Big 5 Sporting Goods experienced the perfect combination of events to trade significantly lower, but sometimes those events can also create value.
What started it?
It all started in late July: Big 5 had trended to 52-week highs after a one-year 200% plus gain. Then the company announced earnings, and its stock fell by more than 15%.
In that loss-provoking quarter, Big 5 not only increased its same-store sales by 4.4% year over year but saw net income growth of 135% during the same period. Thus, margins significantly rose.
Therefore, Big 5 had a good quarter, but unfortunately its 6% total revenue growth was not enough to satisfy Wall Street. Hence, investors apparently overlooked the company's margin improvement and its increase in store traffic to instead focus on a $3.57 million miss on the top line.
The events that followed
I suppose Big 5's quarter could be called mixed, but still not bad enough to create its 32% loss since announcing earnings in late July. In many ways, it seemed logical for Big 5 to begin its post-earnings rally after its fall, but the company continued to have a series of weights that pulled it lower -- two being peers Dick's Sporting Goods and Hibbett Sports .
Dick's reported earnings on Aug. 20 - about three weeks after Big 5 - and was also short of estimates. In Dick's quarter, same-store sales rose just 1.2% -- far short of Big 5's 4.4% rise -- compared to guidance for a 3.5%-4.5% rise. As a result, Dick's revised its guidance downward and its stock fell more than 5%, thus weighing on Big 5.
Then, three days later, Hibbett Sports announced a mixed report, being short on revenue estimates and revising full-year earnings-per-share estimates below the consensus. Moreover, comparable-store sales for the sports retailer rose just 0.3%, also significantly lower than Big 5.
A difference in performance
So, if we look at all three stocks since July 26, we already know that Big 5 has lost 32% of its value, but Hibbett has only lost 2% and Dick's has surprisingly gained 3% during the period. Perhaps announcing earnings first did not favor Big 5, and then being dragged lower from the weakness of its peers made the performance that much worse.
Finally, Big 5 received a downgrade to Neutral from Buy by one of the few analysts that cover the stock, but still it doesn't make sense that Big 5 would lose so much value relative to its peers.
Valuation must be the cause?
Like I said, we already know that Big 5's comparable sales, revenue, and margin expansion were far greater than those of its competitors. We also know that Big 5's stock performance has been far worse than its competitors. Therefore, the only way to logically explain Big 5's performance is to assume that it's due to valuation, and that both Hibbett and Dick's are cheaper stocks, right? Well, let's take a look at a few key metrics for each of the three companies based on trailing-12 months of fundamentals.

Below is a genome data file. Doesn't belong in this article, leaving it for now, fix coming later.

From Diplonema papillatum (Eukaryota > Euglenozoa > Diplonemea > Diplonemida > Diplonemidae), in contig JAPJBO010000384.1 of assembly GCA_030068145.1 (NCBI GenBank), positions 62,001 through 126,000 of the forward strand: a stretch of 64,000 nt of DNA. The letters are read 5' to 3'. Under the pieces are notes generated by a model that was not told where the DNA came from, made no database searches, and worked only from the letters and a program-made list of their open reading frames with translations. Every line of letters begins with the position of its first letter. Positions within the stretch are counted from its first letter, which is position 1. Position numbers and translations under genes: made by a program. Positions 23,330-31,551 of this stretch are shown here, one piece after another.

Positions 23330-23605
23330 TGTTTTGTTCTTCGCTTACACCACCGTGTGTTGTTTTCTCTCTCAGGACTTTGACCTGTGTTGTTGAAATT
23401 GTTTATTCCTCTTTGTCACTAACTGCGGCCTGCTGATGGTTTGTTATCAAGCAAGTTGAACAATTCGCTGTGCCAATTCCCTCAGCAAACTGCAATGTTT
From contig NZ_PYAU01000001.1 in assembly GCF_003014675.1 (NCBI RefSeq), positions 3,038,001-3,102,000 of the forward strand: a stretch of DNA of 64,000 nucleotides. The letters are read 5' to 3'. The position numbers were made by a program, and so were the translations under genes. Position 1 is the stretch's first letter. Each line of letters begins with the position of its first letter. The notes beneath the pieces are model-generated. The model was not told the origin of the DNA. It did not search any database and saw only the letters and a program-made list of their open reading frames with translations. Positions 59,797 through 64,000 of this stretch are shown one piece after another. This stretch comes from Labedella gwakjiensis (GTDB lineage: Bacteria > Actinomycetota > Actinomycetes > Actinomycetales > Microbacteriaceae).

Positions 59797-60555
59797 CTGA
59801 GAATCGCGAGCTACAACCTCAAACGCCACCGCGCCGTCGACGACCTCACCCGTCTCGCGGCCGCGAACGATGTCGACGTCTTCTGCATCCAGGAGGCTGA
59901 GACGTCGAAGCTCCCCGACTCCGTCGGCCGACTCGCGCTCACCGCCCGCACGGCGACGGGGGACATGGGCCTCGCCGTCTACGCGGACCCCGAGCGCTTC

Surprisingly, Big 5 is not only the cheapest of these three companies, but it is far cheaper. In fact, there's not even a remote comparison.
Big 5 trades at 0.4 times sales; that's about one-third of Dick's! Big 5 has a forward P/E ratio of 11.3, about 50% cheaper than either competitor, and both Hibbett and Dick's are more than twice as expensive compared to operating cash flow.
Hence, it makes absolutely zero sense that Big 5 is trading lower while its competitors are not. Moreover, the number that really jumps off the page to me is Big 5's operating margin compared to the others.
With a 4.4% operating margin and all three operating in the same space, there is a great deal of room for Big 5 to improve its margin. In theory, with all three companies operating in the same space, and many of the basic or essential costs being the same, there is no reason that we can't use Dick's and Hibbett's margins as a guide to what Big 5 could achieve if operating to perfection. Perhaps, this "room" is why Big 5 has seen its operating margin rise from 2.1%, to 2.7% and 4.4% in years 2011, 2012, and over the last 12 months.
With Hibbett having margins greater than 14%, Big 5 investors should be encouraged. Meanwhile, Dick's and Hibbett investors should be wondering if either company has room to improve.
Overall, Big 5 is presenting what value investors like to see. It is significantly outperforming its industry with fundamentals, but is also much cheaper.
Clearly, a combination of being the first company to report earnings, and then feeling the effect of two dismal earning reports in the weeks that followed, took a toll on Big 5.
With that said, Big 5 has apparently found a level trading range, trading flat in the month of September. With the amount of value that's present, this flat trading might be an indication that it's time to take advantage of this value investment.
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The article Has This Series of Events Created the Perfect Value Investment? originally appeared on Fool.com.
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